It has been amazing to see the percentage of companies I have spent time with in the past few years who engaged in a review and updating process for their vision and mission statements, their goals, and their objectives.
Part of this was an increase in the number of firms that are working more assiduously to link strategy to operations, whether by strategy maps or other devices: implementing these business management tools generally leads to a review of the corporate strategy itself.
Other organizations were updating or implementing their business intelligence and performance management environments, and are using the update to push through a rethink of the objectives and measures that will matter for the next few years.
Turnover in corporate leadership, of course, is also playing its part. However, whatever the reason, vision and mission reviews have been a key part of the recent workload.
Now, after a few years’ of implementation (in the early cases), a pattern emerges, as to what IT’s vision and mission generally should be.
There’s a real balancing act involved in building the elements of this structure.
The vision needs to be a forward-looking statement about the enterprise as it will be in a few years’ time.
It should be short and written to be memorable.
Visions should avoid clichés and hackneyed business speak in favour of something direct.
The best one I saw, implemented in 2005, was an IT departmental vision of “we enable the business we need to be”.
Eight words that took a stake in the success of the business, avoided technology for technology’s sake, refused to allow IT to be just a utility, and said success for IT came with IT being a serious contributor — from ideas through to implementation — of the enterprise’s competitive stance.
This IT group is making great strides toward achieving that vision, precisely because it is a rallying cry that allows for many different kinds of contribution.
Under this banner, extensive application renovations, upgrades and replacements have occurred, while a steady stream of “yes we can” responses to the business executed.
They are, by the way, an under-average spender.
Its counterpart mission statement deals with the “how” of the vision (the “what” we want to be).
They chose “we offer added value through our skill in technology in every interaction we have”.
Again, short and to the point, and it reminds the IT staff that although they have seized upon the success of the business they are not its line management.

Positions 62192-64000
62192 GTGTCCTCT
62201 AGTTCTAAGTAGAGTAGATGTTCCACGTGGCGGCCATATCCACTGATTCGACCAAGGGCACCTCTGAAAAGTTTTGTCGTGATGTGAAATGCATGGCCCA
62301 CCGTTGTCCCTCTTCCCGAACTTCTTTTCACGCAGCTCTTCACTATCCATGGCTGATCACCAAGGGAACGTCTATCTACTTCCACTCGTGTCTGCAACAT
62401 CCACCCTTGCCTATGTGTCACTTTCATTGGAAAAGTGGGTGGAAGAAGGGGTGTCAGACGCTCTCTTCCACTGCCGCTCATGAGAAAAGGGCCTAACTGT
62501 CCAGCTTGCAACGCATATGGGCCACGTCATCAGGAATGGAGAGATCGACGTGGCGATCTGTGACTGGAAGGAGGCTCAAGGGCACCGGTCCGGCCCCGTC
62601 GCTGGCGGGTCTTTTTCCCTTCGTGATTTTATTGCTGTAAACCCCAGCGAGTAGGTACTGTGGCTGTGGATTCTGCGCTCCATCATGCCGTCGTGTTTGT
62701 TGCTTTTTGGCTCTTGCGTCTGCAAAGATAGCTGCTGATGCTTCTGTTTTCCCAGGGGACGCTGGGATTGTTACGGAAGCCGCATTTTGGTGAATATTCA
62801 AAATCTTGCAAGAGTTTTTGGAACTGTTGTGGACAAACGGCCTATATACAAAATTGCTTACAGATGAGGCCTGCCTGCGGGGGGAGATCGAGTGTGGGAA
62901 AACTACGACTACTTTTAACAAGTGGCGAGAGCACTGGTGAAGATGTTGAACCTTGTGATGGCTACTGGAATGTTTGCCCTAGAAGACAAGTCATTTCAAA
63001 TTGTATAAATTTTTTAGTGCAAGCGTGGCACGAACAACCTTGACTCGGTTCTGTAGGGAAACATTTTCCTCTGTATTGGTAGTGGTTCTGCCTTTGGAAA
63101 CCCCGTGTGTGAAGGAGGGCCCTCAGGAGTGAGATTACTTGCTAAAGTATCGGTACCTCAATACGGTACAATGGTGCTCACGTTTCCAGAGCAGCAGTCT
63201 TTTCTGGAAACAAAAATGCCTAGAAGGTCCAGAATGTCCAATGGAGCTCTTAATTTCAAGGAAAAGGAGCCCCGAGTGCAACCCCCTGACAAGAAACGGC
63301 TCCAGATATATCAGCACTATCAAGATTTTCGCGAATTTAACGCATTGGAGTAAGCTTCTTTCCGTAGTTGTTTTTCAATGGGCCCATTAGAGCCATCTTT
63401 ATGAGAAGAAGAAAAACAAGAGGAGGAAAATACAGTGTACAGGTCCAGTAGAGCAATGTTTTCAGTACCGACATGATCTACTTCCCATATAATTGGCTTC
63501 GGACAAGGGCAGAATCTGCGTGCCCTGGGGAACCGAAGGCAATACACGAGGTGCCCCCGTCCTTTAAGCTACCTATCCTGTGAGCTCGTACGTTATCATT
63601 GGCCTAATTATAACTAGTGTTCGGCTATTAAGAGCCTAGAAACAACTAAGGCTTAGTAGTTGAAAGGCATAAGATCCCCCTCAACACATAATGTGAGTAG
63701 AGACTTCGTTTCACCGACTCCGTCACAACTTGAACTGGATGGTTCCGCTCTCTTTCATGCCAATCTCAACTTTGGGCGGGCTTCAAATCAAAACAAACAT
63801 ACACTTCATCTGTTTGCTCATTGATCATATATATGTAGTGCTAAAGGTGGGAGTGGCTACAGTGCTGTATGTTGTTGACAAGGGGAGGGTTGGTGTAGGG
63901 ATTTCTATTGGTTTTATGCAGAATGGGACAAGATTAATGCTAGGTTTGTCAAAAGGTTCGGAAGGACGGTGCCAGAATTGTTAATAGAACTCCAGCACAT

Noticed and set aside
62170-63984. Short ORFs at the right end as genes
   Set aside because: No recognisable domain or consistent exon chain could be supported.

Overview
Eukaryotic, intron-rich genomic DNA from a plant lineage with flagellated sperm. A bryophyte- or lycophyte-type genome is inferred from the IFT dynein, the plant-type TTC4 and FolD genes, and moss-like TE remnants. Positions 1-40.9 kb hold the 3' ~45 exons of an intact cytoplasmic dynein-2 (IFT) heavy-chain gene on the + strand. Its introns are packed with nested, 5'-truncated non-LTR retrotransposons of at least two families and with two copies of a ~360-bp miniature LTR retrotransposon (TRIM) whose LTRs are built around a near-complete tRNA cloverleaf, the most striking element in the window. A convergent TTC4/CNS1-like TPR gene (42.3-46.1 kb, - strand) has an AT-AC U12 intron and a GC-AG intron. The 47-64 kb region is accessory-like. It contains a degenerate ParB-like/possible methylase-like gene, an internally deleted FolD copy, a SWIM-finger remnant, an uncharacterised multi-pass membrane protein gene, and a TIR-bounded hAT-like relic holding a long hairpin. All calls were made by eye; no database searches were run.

The call for “added value” asks for continuous improvement and innovation from IT in the way it works; the idea of “offering” means that credibility is earned and the right to act is not just handed to the group, and the other words point to core competence and a mandate: to make every interaction from a help desk call to the opportunity to present on the future of the firm an outstanding event.
Within IT, they are careful to watch the balance between “needing to delay” (to get something sorted out that must be resolved before proceeding) and “accepting imperfection” (get going, accomplish something, clean it up later).
Goals and objectives that people will actually want to exceed come naturally from the inspiration of one vision of what you want to be and a short and focused “overarching principle” of how to get there in the mission.
When the opportunity comes to move forward, remember the goals and objectives are the ones that point in various directions: the vision and mission must be unambiguous and univocal to succeed.
Finally, performance management has been linked into this (after a few years to figure out how). Today everyone in IT is expected to demonstrate “value add”. How you choose to present that is up to you as an individual contributor.
Two help desk clerks, side by side, may present radically different “value add” statements: one works to reduce their call handling time; the other has a side project to build a help desk wiki to improve everyone’s service.
Each is followed by their manager — the net effects are assessed at year’s end. It counts, in this firm, for 25% of their evaluation.
Slowly they are building intrapreneurs who see and act as though “IT is their business”.